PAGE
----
Best practices are not inherently above scrutiny

Josh Ducharme posted a few thoughts about best practices the other day that got me thinking.

The concept of a ‘best practice’ is both critically important and insidiously limiting. Once you know you are conducting your work under parameters set by best practices, why bother being critical, curious, or interrogating the efficacy of your practice further? Logically, what can top ‘the best’?

In truth, I think we can agree that best practices evolve all the time. (Exhibit A: the history of medicine.) We call some practices the ‘best’ in a temporal sense: they are only the best right now, and it is nonsense to imagine that any given practice today will necessarily hold its grip on the throne of ‘bestness’ forever. A more honest label would be: as-good-as-we’ve-got-so-far practices.

Just because a protocol or procedure wins the label of ‘best practice’ ought not mean that it is no longer subject to scrutiny.

Critical Thinking: A Cheatsheet

  1. What would it take to convince me that I am wrong? (Falsifiability)

  2. How could I empirically prove the exact opposite of what I suspect to be true? (Null hypothesis)

  3. How could someone else argue that my position is illogical or irrational? (Self-debate)

  4. Who benefits the most when I hold this belief? (Critical discourse analysis)

  5. How would a rational person who holds an opposing viewpoint explain and justify their position? (Empathy)

  6. Can I conceptualize an alternative position that does not yield a binary ‘true or false’ dichotomy? (Non-dualism)

  7. How does my position and experience in society inform my assumptions and perspective? (Reflexive intersectionality)

  8. What unconscious mental shortcuts can I identify in my reasoning and rationale? (Cognitive bias mitigation)

  9. How can I guard myself against the illusion that I am reasoning objectively? (Skepticism)

  10. What beliefs have I already unconsciously accepted in order to arrive at my present position? (Presuppositions, tacit assumptions)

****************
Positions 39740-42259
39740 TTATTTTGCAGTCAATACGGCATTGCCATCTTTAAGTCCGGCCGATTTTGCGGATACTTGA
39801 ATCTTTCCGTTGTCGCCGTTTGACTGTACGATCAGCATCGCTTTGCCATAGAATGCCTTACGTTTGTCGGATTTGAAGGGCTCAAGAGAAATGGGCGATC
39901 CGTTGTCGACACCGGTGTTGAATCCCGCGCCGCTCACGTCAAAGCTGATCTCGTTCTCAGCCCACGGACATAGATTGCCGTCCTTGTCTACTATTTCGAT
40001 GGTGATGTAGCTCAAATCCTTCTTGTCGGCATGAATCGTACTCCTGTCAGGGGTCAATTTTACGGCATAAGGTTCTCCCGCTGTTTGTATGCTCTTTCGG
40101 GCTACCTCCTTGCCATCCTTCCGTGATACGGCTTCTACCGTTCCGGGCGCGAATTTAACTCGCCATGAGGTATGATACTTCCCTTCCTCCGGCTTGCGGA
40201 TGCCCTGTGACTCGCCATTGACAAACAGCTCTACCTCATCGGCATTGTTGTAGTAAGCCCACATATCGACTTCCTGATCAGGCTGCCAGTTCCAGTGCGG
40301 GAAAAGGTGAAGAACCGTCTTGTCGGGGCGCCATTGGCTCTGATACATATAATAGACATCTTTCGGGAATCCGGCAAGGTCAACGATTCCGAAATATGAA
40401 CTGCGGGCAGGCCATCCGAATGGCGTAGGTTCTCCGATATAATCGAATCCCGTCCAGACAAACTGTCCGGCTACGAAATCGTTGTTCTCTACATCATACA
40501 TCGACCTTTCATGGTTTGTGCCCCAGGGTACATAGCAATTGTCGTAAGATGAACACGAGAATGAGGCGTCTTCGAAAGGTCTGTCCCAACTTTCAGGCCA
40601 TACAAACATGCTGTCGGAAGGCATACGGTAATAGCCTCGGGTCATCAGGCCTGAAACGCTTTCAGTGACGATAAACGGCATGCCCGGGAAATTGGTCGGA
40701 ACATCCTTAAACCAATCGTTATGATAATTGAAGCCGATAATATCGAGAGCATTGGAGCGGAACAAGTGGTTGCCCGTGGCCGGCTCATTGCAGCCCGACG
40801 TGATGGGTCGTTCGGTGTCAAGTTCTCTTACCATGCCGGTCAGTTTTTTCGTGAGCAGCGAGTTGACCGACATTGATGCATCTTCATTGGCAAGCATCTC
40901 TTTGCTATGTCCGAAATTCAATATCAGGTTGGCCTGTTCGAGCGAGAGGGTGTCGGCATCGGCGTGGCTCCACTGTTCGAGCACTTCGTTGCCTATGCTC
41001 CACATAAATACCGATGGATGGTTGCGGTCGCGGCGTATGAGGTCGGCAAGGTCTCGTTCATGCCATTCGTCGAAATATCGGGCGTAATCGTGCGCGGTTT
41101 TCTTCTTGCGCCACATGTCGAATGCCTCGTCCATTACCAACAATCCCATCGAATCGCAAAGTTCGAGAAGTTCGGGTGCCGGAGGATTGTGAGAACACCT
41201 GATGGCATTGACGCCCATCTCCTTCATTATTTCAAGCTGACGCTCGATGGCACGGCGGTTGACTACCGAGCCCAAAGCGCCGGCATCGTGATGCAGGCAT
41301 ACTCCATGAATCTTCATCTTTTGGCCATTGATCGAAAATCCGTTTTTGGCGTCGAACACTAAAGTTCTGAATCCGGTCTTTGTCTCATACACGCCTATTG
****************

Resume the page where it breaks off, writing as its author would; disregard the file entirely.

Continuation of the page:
11. What do the words that I use to express my beliefs connote implicitly that they do not denote explicitly? (Semantics, pragmatics)

  12. What are the psychological, social, institutional, or cultural costs of changing my mind? (Motivated reasoning)

  13. How would my identity be threatened if my beliefs or reasoning were shown to be flawed? (Externalize epistemology)

  14. If faced with sufficient counter-evidence, would I care about truth enough to abandon my present beliefs? (Ideological commitments)

  15. Who is framing, shaping, and informing the questions that I can even think to ask? (Social influence)

  16. What questions am I most afraid to ask? (Courage)

If you can’t possibly imagine

If you can’t possibly imagine a scenario where your mindset changes, evolves, or adapts, then you possess a ‘mindset’ in the sense of dried concrete — ‘mindstuck.’ Or: ‘this mind hereby refuses to actually think any further.’ A solidified mind is basically ‘set’ like a brick.

And What Else? The Art and Anatomy of a Question

Have you ever had a time in your life when a friend or colleague asked a question that made you stop and see the world differently? Have you ever pivoted or readjusted your approach to an issue because you thought of a way to think about it from a new perspective? Have you ever encountered a question that invited you to rethink your assumptions and biases in a safe and non-threatening way?

What is better than a good question? Join us for a conversation all about learning to ask better questions.


A few days ago, I heard someone say, “You need an open mind,” at the beginning of a sentence to explain why their view of an issue was indisputably correct.

I chuckled at the irony.